Sun | Jul 25, 2021

Western Jamaica pays final respects to Edward Seaga

Published:Saturday | June 8, 2019 | 12:00 AMChristopher Thomas/Gleaner Writer
Melita Daley, a 93-year-old resident of Flankers, St James, with a portrait of a younger Edward Seaga and his family yesterday while paying tribute to the former prime minister at the Montego Bay Cultural Centre.
West Central St James member of Parliament Marlene Malahoo Forte signs the condolence book of the late former Prime Minister Edward Seaga yesterday at the Montego Bay Cultural Centre in Sam Sharpe Square.
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Western Bureau:

Scores of residents from western Jamaica, alongside members of the local political directorate and other prominent stakeholders, turned out at the Montego Bay Cultural Centre in St James yesterday to pay their respects to former Prime Minister Edward Seaga, who died in Miami on May 28.

Long before the scheduled ceremony began at 9 a.m., persons from as far as Westmoreland gathered in and around Sam Sharpe Square, where the cultural centre is located, to file past the closed coffin bearing the remains of the nation’s fifth prime minister, who died at age 89.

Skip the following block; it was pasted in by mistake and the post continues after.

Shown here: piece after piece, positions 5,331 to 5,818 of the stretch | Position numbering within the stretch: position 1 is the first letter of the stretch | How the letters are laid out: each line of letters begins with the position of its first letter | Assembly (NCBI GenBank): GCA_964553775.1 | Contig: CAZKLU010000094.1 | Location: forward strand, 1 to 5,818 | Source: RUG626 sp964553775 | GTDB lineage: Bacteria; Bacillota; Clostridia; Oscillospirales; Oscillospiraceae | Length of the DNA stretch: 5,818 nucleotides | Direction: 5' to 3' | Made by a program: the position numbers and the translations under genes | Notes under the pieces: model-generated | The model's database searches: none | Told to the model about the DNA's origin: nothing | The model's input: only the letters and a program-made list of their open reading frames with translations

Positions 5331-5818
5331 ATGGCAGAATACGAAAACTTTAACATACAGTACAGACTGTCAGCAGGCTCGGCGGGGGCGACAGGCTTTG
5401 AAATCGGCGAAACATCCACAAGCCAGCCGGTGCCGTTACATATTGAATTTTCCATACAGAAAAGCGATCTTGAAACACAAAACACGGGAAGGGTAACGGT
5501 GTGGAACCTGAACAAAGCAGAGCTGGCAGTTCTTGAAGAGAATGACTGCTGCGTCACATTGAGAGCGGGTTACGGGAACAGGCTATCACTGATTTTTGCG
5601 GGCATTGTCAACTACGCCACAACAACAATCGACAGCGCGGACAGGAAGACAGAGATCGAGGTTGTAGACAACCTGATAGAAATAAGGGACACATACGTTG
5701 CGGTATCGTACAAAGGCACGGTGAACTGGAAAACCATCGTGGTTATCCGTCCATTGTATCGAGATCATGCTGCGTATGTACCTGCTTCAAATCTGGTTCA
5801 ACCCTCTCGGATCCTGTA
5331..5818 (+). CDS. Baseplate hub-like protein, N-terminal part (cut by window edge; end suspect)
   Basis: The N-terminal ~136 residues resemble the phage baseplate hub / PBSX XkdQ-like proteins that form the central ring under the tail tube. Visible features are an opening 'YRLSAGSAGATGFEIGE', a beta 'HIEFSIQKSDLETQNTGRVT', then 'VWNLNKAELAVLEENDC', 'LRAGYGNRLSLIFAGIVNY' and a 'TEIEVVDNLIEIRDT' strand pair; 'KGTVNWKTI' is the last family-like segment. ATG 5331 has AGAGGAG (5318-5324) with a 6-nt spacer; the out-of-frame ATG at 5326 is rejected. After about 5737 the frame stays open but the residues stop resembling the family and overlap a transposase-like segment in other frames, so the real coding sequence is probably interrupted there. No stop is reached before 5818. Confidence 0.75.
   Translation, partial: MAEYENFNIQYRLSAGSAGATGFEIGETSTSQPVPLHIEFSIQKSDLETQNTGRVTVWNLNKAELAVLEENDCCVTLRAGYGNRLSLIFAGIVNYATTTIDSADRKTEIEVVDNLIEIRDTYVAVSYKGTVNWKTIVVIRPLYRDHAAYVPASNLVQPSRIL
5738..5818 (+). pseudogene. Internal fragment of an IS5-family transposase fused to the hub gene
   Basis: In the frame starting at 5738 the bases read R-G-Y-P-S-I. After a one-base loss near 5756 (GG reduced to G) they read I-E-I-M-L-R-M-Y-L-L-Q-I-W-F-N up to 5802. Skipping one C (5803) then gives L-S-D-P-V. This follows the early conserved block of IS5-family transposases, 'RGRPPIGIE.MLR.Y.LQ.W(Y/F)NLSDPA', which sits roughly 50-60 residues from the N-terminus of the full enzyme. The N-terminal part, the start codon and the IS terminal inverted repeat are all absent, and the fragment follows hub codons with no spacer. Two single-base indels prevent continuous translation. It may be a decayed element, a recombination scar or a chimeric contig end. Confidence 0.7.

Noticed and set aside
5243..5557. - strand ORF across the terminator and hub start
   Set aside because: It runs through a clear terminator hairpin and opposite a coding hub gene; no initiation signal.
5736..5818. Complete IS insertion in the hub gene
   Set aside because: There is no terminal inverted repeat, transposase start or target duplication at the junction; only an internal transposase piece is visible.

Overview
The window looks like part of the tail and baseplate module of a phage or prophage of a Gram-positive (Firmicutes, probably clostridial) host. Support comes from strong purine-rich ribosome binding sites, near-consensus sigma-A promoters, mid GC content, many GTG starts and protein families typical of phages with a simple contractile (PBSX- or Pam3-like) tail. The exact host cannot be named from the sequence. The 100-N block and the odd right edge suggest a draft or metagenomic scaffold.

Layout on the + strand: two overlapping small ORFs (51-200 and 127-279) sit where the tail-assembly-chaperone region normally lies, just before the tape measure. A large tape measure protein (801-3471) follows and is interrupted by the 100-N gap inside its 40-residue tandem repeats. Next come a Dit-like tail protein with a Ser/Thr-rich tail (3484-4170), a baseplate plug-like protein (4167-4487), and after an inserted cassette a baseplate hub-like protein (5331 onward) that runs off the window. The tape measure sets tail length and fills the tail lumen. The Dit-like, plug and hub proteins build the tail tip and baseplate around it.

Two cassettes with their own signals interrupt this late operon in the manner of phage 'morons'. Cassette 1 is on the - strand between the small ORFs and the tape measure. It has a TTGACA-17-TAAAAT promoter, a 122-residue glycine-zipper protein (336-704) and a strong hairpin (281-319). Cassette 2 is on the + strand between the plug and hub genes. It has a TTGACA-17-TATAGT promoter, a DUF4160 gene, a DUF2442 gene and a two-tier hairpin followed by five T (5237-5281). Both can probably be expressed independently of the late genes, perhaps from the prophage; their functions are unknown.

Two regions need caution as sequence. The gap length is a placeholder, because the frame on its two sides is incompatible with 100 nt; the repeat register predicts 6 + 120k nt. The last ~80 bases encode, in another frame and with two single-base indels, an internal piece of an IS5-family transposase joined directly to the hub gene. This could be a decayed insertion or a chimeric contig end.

Despite the number of persons who showed up, it was an orderly affair under the watchful eyes of members of the Jamaica Defence Force, who formed a guard of honour. A condolence book was also available for signing.

TREASURED POSSESSION

Melita Daley, a 93-year-old resident of Flankers, St James, openly displayed her affection for Seaga by showing up at the viewing with a photograph of the former Jamaica Labour Party leader in his younger days, which she held like a treasured possession.

“I have this picture for more than 50 years. I got the picture and I keep it in my house. I love him because he came here and build Jamaica,” said Daley. “May God rest his soul in peace. I thank him for what he has done for Jamaica.”

Unlike some persons in Kingston, who openly expressed displeasure that they were not allowed to view the body, there were no such issues in Montego Bay as the attendees made it clear that they respected the decision of Seaga’s family for the closed-casket arrangement.

“I respect what the family has said. Whatever the family said, that’s what goes,” said Judith Daley, a resident of Savanna-la-Mar, Westmoreland. “We love him very much. That man was for the poor people.”

Montego Bay Mayor Homer Davis, who was the first person to sign the condolence book, reflected on Seaga’s contribution to infrastructural development in the western city when he spoke to The Gleaner.

“The name of Edward Seaga is synonymous with Montego Bay as the soon-to-be-built Closed Harbour Beach was his conceptualisation of reclaiming Montego Bay’s waterfront. The Montego Bay Free Zone that we now boast about was his brainchild. It will be hard for anyone to surpass his achievements as it relates to infrastructure development in Montego Bay,” said Davis.